Last night, as I was forced to read a Disney Princess book for the 8,353rd time, I decided Hannah needed some library expansion. And not just any library expansion, one that was carefully selected to guide her mind away from the crap she receives out in the big wide world. Especially as she is becoming much more aware of the world around her including race and gender… and also the division of people into the “goodie” and “baddie” categories. I’ve blogged before about my delight at the book, Farmer Duck by Martin Waddell, so I set out to get more conscious about what the kiddo reads/gets read.

After being subjected to blather about Princesses marrying their charming Princes and their lives being fulfilled instantly, I knew for sure that I wanted to track down “The Paper Bag Princess” by Robert Munsch. Because sometimes, Princes are douches. Nothing like a little bit of early feminism.

Once I’d tracked down that book, I started googling “anarchist children’s books” and coming up with a whole lot of ideas. This thread was ever helpful and pointed me in the direction of Dr. Seuss’ “The Lorax”.

I’d like to get my hands on many more Dr. Seuss books because of all the awesome messages in them… but this handles the environmental side of things quite nicely for now.

“The Story of Colors” by Subcomandante Marcos also seemed like a good choice, not only because it has awesome reviews for the story, but because of the politics surrounding the funding of the book and the Zapatista’s struggle for autonomy in Chiapas, Mexico. Queue boring my child to death with political discussions. Actually, I shouldn’t really dismiss her understanding of the politics of conflict. As a four year old present at a discussion about the situation in Burma, where a Green Party MP was detailing the UN process and sending half the audience to sleep, she turned toward me and asked “Why doesn’t New Zealand just tell them to stop killing people?” Wish she’d said it loud enough for the Green MP to hear. And if only our politicians had the courage, my child.

And finally, for now, Click Clack Moo by Doreen Cronin. Julie recommended this one and I don’t know much about it… safe to say that the undertones are of worker’s rights and anti-capitalism. I’ll be sure to rave a bit on here if it’s any good.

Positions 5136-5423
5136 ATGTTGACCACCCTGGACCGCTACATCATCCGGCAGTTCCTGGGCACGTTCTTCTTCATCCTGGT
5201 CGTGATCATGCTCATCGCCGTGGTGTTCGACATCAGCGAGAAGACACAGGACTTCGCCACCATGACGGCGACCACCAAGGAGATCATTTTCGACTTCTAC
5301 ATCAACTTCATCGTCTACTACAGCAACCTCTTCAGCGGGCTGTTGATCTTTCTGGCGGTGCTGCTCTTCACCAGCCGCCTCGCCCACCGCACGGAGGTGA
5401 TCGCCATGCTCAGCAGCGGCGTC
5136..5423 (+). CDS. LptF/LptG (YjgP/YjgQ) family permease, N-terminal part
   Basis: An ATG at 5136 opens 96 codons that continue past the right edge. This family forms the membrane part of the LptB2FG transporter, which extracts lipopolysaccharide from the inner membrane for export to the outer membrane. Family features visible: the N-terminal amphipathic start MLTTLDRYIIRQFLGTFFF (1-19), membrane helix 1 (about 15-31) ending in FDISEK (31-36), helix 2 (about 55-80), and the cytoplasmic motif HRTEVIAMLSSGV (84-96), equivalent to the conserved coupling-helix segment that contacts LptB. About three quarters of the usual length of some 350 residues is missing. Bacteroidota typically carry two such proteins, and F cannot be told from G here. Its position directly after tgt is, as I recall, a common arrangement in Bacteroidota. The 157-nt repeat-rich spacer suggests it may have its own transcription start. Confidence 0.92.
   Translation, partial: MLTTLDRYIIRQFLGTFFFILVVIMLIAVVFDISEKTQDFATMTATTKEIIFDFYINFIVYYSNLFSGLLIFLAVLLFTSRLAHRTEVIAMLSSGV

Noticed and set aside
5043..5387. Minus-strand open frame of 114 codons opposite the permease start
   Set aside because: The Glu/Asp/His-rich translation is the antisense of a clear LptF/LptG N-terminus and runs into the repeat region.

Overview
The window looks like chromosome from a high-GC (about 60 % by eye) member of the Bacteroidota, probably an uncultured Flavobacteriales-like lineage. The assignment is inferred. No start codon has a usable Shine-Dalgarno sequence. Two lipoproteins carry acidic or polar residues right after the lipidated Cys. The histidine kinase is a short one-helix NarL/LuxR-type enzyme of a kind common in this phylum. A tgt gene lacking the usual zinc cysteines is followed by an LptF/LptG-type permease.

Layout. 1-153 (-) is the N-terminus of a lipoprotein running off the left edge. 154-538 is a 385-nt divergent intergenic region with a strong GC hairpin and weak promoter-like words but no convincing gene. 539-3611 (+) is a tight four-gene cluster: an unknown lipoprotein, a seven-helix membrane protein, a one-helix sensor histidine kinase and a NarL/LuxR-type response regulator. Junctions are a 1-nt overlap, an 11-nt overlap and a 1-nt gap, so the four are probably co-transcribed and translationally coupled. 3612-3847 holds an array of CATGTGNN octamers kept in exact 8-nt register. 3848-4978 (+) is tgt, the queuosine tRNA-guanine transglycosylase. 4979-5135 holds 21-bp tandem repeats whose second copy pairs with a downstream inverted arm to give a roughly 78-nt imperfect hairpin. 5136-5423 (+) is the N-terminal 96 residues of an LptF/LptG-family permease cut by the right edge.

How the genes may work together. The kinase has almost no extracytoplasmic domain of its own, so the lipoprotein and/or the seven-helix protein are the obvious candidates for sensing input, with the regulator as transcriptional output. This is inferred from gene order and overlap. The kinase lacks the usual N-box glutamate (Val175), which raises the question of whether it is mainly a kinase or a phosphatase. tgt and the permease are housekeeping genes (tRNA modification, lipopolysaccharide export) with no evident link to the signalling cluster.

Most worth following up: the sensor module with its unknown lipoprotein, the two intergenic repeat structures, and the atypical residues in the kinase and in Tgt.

I’m also on a mission to track down Pippi Longstocking books. Although I may be temporarily shooting myself in the foot by regailing tales of an assertive, young, red-headed girl who questions adults’ authority, I think it’ll work out well in the long run. Right? Eeeeek.


18 thoughts on “Indoctrination

  1. When I used to babysit my 2 year old cousin, I used to make up stories to tell her.

    They almost always featured a princess, saving a prince from some kind of horrible beast, then realising she kind of fancied her ladies maid better anyway.

    Said 2 year old is now 9, and is _SUCH_ a Disney kid, it's just not funny. The only reason I know who Hannh Montana/the Jonas Bros., Selena Gomez are is because of her.

    Clearly, I needed to tell more stories.


  2. We have the version of Pippi that Sharonz mentioned. It is gorgeous!!
    Will try to remember to bring it for you to look at, def worth owning IMO.
    The Lauren Child books are pretty awesome in general. Both of my kids love her Charlie and Lola books and Ella has just discovered Clarice Bean. They're also great reading from a grown-up perspective too!
    Another good series that I have started collecting are the 'Sophie' books by Dick King-Smith.
    They're first chapter books about a little girl whose biggest aspiration in life is to be a lady-farmer. She does not approve of crying and does not get on with the pretty little girl in her class, Dawn, because she'd deliberately squashed Sophie's herd of woodlice.